This week the New York Post reported on "powerful radio signals which have been detected repeatedly in the same exact location in space," generating as much energy as the sun does in a whole day, in "the only known instance in which these signals have been found twice in the same location in space."
Back in March, scientists detected 10 powerful bursts of radio signals coming from the same location in space. And now researchers have just picked up six more of the signals seemingly emanating from the same region, far beyond our Milky Way...
Currently, the leading hypothesis for the source of the Milky Way's FRB is the cataclysmic collision of two neutron stars, which forms a black hole.
The idea is that as this collision happens, huge amounts of short-lived radio energy are blasted out into space.
But the repeating nature of these distant signals, all coming from the same place, suggest that can't be the case... the most likely hypothesis at the moment for these outer-galactic FRB is that they're coming from an exotic object such as a young neutron star, that's rotating with enough power to regularly emit the extremely bright pulses.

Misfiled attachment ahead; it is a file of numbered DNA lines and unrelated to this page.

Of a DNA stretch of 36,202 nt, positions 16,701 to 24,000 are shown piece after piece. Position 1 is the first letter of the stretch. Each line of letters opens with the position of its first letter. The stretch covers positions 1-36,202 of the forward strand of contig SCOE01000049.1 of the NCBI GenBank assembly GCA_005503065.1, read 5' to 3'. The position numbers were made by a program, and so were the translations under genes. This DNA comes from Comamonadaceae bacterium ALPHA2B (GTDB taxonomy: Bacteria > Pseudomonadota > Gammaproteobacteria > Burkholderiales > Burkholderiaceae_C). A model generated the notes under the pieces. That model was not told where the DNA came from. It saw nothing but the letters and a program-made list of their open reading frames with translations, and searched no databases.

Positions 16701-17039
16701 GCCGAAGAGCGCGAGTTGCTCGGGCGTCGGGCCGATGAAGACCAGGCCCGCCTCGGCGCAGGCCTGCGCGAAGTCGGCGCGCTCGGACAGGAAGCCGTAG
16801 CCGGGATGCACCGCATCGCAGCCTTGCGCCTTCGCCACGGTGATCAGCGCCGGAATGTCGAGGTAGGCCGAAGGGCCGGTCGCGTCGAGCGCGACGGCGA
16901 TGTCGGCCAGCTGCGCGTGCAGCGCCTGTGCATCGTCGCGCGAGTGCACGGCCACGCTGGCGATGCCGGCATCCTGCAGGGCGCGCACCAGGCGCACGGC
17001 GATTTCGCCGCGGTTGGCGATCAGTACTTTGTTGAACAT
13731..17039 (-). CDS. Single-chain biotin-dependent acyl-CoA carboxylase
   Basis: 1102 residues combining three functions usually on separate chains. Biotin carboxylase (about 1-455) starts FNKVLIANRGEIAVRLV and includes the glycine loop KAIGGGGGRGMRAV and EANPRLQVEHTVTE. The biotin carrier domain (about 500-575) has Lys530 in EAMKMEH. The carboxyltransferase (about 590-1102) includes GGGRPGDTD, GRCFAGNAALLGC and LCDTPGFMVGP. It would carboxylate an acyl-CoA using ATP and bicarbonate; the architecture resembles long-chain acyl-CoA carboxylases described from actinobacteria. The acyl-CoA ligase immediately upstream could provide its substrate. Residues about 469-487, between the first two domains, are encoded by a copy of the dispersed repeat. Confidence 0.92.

But the New York Post thinks it's aliens.
A star system 94 light-years away is in the spotlight as a possible candidate for intelligent inhabitants, thanks to the discovery of a radio signal by a group of Russian astronomers.
The SETI InstituteThe largest player in the hunt for advanced life beyond the solar system, the SETI Institute is made up of scientists, engineers, technicians, teachers, and other support staff.
In 1988, NASA began funding a strategy to sweep all directions of the sky in the hunt for life. Observations began in 1992, on the 500th anniversary of Christopher Columbus' arrival in the New World.
However, within a year, Congress terminated funding.
The public now participates by allowing their computers to join the search during their computers "screen saver" cycles.
You can do it here.
Others are involved in searching.